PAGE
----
Rose Garden Resident

Other Western states ganging up on California over river's water

- Thomas Elias can be reached at To read more of his columns, visit california­ online.

There's one word for what six of the seven Western states that draw water from the Colorado River are trying to do to California: bullying. The good news for California­ns is that Gov. Gavin Newsom isn't standing for it.

No, Newsom hasn't directly called out the other six states involved (Arizona, Nevada, New Mexico, Colorado, Utah and Wyoming) for their tactics. He's let Wade Crowfoot, the state natural resources secretary whom Newsom appointed, do the talking.

Newsom has a record of standing up to bullies, though, as in his attack ads during the last campaign season against respective Florida and Texas Govs. Ron Desantis and Greg Abbott. Both insult California at every opportunit­y. Newsom fired back in mostly symbolic TV commercial­s, once calling Desantis “Gov. Deathsanti­s” because his laissez-faire COVID-19 policies probably resulted in tens of thousands more deaths from the pandemic than if he'd followed shutdown policies like Newsom's.

The bullying this time comes from the other six Colorado River basin states, which want California to cut its use of the river's water more than they would cut their own use. It's a case of bullying, for sure, a matter of 6 to 1. With 12 U.S. senators to California's two, the other six states have been louder.

It's also a case of several smallish tails trying to wag the big dog, California. More than 20 million California­ns depend directly on the Colorado, while the other six states total about that much population among them, not all using Colorado River water.

California use impacts many more people than direct users of the river water too because it takes pressure off the state Water Project and cuts the threat of drawing water from wild Northern California rivers like the Trinity, Smith and Eel. For sure, cuts are coming in Colorado River water use. That river's two big reservoirs, Lake Mead and Lake Powell, stand at levels lower than have been seen since they opened in the early and mid-20th century.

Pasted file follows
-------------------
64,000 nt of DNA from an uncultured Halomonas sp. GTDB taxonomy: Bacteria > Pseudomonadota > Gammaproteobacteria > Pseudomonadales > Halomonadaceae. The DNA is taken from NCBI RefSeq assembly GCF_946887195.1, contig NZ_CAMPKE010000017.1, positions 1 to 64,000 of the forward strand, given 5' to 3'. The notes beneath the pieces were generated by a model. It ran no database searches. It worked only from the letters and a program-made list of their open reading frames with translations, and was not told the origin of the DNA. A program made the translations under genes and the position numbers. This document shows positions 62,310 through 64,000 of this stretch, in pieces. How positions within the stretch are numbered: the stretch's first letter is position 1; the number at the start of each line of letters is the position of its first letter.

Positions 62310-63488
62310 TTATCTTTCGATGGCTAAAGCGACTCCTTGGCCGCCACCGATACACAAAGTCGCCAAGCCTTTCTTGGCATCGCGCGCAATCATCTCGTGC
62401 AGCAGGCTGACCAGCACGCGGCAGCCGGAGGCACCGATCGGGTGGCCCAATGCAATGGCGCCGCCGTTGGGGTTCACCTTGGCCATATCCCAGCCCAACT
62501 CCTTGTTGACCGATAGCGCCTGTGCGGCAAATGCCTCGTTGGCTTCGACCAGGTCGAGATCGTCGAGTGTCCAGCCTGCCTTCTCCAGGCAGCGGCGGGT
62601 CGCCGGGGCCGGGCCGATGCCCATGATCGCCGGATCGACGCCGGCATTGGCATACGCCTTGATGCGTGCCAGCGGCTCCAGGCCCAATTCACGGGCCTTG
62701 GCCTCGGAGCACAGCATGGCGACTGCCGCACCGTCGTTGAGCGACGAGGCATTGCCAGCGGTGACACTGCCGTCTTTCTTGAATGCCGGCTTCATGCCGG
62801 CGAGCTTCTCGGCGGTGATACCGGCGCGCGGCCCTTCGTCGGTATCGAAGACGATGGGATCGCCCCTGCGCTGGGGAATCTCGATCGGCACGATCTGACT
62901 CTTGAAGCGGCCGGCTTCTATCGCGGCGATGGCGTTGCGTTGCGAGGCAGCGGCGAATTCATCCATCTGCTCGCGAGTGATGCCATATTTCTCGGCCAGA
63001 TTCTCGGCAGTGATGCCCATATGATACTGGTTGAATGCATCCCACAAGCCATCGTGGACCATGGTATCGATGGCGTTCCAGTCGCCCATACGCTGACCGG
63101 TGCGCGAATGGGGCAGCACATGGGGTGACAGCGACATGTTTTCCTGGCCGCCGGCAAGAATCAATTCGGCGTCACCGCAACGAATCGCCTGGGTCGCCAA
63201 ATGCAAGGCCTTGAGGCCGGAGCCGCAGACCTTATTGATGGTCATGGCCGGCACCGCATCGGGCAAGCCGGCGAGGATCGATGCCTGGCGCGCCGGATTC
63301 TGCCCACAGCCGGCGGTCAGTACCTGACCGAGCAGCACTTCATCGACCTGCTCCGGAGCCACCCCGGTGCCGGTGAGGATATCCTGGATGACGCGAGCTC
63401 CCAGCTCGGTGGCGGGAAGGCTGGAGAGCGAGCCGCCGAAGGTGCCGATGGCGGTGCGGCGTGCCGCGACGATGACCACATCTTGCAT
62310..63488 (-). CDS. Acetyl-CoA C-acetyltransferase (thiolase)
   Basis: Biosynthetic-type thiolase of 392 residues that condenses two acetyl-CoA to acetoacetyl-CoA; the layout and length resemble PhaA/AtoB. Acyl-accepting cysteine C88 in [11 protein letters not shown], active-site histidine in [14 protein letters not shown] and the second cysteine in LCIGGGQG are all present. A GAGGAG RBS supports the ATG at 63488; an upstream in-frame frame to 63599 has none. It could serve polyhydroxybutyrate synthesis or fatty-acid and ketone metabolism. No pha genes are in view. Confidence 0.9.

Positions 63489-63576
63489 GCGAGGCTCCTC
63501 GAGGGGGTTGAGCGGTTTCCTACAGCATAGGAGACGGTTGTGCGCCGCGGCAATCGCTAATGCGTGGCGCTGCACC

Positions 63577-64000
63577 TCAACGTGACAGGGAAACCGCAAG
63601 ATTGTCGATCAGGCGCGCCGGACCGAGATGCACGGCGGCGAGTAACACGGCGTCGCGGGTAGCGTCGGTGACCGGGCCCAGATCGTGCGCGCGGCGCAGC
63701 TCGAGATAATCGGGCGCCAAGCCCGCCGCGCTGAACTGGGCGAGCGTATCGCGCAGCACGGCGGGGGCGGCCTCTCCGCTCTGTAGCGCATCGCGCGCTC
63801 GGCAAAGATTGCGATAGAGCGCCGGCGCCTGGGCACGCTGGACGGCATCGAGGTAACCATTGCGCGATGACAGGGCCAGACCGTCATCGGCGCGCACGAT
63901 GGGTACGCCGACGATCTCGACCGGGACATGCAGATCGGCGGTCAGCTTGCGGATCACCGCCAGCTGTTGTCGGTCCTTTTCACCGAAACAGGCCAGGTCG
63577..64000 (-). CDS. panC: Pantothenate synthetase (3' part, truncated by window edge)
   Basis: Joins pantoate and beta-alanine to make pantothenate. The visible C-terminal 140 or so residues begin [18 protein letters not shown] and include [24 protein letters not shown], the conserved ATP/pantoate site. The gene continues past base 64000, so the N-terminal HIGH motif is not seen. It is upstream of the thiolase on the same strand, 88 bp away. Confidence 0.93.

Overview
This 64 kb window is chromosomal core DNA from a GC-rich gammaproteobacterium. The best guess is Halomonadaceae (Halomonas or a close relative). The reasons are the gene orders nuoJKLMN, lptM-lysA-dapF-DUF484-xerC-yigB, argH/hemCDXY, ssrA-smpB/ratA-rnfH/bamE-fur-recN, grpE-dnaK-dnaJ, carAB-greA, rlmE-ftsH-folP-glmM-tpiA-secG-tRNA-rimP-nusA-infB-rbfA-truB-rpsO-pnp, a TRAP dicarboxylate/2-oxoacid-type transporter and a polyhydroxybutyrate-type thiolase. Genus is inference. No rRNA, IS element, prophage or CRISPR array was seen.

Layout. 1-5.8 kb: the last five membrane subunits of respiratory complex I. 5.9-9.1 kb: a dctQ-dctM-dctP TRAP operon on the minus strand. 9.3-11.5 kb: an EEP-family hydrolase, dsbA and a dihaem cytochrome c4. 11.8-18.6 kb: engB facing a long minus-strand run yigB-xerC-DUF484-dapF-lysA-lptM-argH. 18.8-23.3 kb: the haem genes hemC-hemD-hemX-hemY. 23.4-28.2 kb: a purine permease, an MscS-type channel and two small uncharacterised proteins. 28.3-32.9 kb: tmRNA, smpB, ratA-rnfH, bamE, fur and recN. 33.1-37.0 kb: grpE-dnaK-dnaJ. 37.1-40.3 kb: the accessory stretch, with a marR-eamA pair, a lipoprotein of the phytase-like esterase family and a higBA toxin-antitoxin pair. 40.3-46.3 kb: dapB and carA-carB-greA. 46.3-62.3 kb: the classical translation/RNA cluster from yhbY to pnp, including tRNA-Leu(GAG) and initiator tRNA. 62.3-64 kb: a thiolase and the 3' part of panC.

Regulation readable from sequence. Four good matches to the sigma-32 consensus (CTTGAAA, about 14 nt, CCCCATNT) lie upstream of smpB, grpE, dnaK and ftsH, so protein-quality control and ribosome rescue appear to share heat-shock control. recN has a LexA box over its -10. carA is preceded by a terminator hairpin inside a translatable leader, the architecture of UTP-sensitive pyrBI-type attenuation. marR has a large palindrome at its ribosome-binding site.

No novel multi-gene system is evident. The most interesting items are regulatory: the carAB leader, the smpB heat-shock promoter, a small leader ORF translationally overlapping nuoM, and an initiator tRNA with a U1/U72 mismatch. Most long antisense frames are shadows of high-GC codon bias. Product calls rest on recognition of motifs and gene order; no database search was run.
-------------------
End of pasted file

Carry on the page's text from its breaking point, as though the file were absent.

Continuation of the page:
The other six states want use cut in part in proportion to how much water disappears en route to a particular state via seepage and evaporatio­n. That puts most of the onus on California, because it's nearly the end point of the river.

California is insisting on its rights under the 1920s-era compact that governs the Colorado, though. California is being consistent too. For example, this state did not resist when the Central Arizona Project aqueduct opened in 1993, taking billions of gallons daily from the river across hundreds of miles south to the Valley of the Sun, where it allowed huge growth in Phoenix, Tucson and their suburbs. Without that water, authorized under the compact, Arizona would be far shy of its current population of 7.2 million.

California figurative­ly sucked up its gut and relied more on internal supplies, including Sierra snowpack and undergroun­d aquifers. Now the other states essentiall­y want to scrap the old compact, their main argument seeming to be that they agree mistreatin­g California­ns would be terrific.

Newsom is not standing for it, though, insisting the law is on California's side. The dispute could eventually harm Newsom politicall­y, as swing states like Nevada, Arizona and Colorado could be important for him in a future presidenti­al bid. That's not intimidati­ng him.

The first referee of all this will likely be President Biden's Interior Department, which demanded an agreement among the states by late January. That did not happen. Now Biden is caught in the middle as he looks to a possible re-election run next year.

Does he alienate some “purple” states by causing new water rationing there, or does he go after big cuts in California, the source of his largest bloc of electoral votes? Any reduced use would especially hit the largely agricultur­al Imperial Valley, which grows most of America's winter lettuce, broccoli, melons, onions, carrots and spinach.

The reality is that slashes in Colorado River use will happen, despite heavy snowpack at the system's Rocky Mountain headwaters. Snowmelt will not nearly refill the big reservoirs. Newsom's administra­tion has proposed substantia­l cuts, and a preliminar­y decision will likely come by midsummer.

As this state's U.S. Sen. Alex Padilla said, “Six other Western states dictating (what) California must give up isn't a genuine consensus decision, especially (when) they haven't offered any new cuts (of their own).”

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